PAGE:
English: Barking Dog (Photo credit: Wikipedia)
We have two dogs at my home. Maggie is our Scottie. She is nine years old, and she is very bright. Cheze is our beagle. She is three years old, and she is very loving. They have very different personalities, but they usually get along with each other. The other day, Cheze was in the office with me. As she watched out the window, she noticed movement on the perimeter. She barked, loudly and repeatedly. She decided that she must investigate. So, she went outside. Maggie was already outside in the fenced in backyard. Maggie was lounging in the sun on one of our deck chairs as Cheze charged out the door. Maggie did not know the reason for the barking, but she immediately took off from the deck, barking and defending the perimeter. The perimeter is the fence line around the backyard.
The reason for all the commotion was a few dead leaves being blown by the wind. There was no great emergency. There were no squirrels in the yard. There were no animals outside the fence. There was no threat to the safety of the family. There were just a few leaves. Their behavior reminded me of how we human beings act. First, we get all worked up when we perceive a threat. We become anxious. We decide immediate action is required. We make a lot of noise. We get others riled up and on alert. We have a chain reaction of anxiety and noise-making. We text and call about the perceived threat. We blow our horns in traffic. We make a lot of noise. We raise our own heart rates as well as the heart rates of others.
Sometimes there is no threat. Sometimes it is just a leaf blowing in the wind. Instead of jumping to a noisy defense, maybe we should take a more sensible approach. Maybe their should be more investigation and less jumping to defend. Maybe we need a sense of calm rather than jumping to a reaction. What if we support our friends by listening to them rather than reacting with them? Instead of barking, we may just need more understanding of the situations we and our friends encounter. If we are seeking peace, then maybe we should begin by living a more peaceful existence.
A contemporary kitchen pantry. (Photo credit: Wikipedia)
It is time to clean out the pantry at my house. This is no real surprise. Actually it is past time. I can tell because the members of this household keep asking me where certain things are. Actually the real reason I can tell is that I found un-opened Mint Milanos. They have been here since Christmas. If the members of the household realized their presence, they would have been consumed long ago. There are partial bags and boxes of all sorts of things in there. On the floor is a loose onion. Definitely time to purge and tidy.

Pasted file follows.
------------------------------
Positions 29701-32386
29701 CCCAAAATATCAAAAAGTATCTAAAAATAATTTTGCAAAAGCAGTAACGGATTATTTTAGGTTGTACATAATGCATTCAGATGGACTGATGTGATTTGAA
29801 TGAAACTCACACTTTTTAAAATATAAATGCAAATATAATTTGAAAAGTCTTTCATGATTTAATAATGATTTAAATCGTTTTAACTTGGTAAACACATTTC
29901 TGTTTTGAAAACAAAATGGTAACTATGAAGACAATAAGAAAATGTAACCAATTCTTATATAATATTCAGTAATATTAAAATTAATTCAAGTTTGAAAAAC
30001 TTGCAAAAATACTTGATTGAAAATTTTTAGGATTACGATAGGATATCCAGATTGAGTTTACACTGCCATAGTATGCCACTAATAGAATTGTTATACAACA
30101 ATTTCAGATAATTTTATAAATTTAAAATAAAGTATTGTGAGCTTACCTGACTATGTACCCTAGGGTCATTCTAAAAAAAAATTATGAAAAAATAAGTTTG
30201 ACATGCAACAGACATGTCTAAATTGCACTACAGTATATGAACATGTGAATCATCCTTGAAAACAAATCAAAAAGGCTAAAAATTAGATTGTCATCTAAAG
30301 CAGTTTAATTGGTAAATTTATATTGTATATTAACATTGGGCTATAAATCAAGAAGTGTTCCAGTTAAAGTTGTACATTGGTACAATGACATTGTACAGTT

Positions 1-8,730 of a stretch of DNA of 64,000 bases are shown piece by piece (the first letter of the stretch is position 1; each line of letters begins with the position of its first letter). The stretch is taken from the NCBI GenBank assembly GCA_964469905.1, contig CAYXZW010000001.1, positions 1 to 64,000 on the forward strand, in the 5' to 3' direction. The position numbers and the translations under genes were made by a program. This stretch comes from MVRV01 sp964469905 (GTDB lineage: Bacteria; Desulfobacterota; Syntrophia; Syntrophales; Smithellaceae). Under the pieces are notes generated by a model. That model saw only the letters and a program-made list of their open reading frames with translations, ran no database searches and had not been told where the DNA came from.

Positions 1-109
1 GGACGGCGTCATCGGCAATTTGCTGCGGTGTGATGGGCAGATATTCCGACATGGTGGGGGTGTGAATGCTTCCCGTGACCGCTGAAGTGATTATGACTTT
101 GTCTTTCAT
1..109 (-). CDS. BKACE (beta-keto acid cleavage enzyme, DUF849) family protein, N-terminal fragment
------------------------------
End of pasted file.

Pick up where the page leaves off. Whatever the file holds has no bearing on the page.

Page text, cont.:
My pantry is in many ways like our lives. We get so wrapped up in the things that are going on externally that we fail to realize the internal state of things. We keep shoving things in. We lose the good things, like Mint Milanos. We also allow things like stray onion to rot. A rotten onion is much bigger issue to deal with than a onion passed its usefulness. We have a clutter of parts and pieces. We start to feel disconnected. We lose touch with what we are and who we are. We feel a sense of being lost and unable to find what we need within ourselves.
Is it time for you to take inventory? Is it time for you to pull out memories, thoughts, and feeling, and take a look at them? Is it time for you to purge some things from your life. Maybe you have been holding on to bitterness, anger, hurt, unrealized expectation, and other things you need to release. Maybe there are just too many things left unfinished. Only you and God know the state of your internal self, but others need you to have things in order. The world needs your best self. You cannot be your best self if the inside is a disorganized, unavailable jumble. You are person of great worth. You owe it to yourself, God, and the world to take care of your internal self.
Image via Wikipedia
It is Shrove Tuesday. This is the day before Lent begins. Lent is a season dedicated to growing spiritually. It is a time of working on our spiritual lives. Many people choose to abstain from certain things to help them become more aware of God. The act of giving something up also serves as a penance, a way to make amends for the sinful often self-centered way that life is led. It is helpful to me to set certain goals for the season. These goals help give me direction in my growth. Here are the areas I am working on this Lent.
Prayer: my prayer time is often haphazard. While it is meaningful, it is not as intentional as it could be. In this season I will be maintaining several prayer practices to help my prayer time be more intentional. I will be praying in a certain place for this season. This does not mean that I will not be praying at other times, but it does mean that it will be a time of sitting and focusing on the prayer rather than multi-tasking. I will also be praying at a certain time. This means that everything else will stop at 9:30 each day for prayer. Usually my prayer time works around the other activities of my day, but in this season, my prayer time will be on the calendar first.
Fasting: My fast will be from coffee. This means that I won’t have coffee. This denial is sacrificial for me, and I will call to mind those who sacrifice much more than I do regularly. It will call to mind those who live under unfair economic conditions who harvest coffee. It will remind me that Jesus sacrificed much more than a chemical stimulant and comforting routine.
These are my two practices. There are many others, but I think these will give me an opportunity to focus on God, to realize that far too often I focus on myself, and to grow in my spiritual life. I invite you to consider ways that you might grow in this Lenten season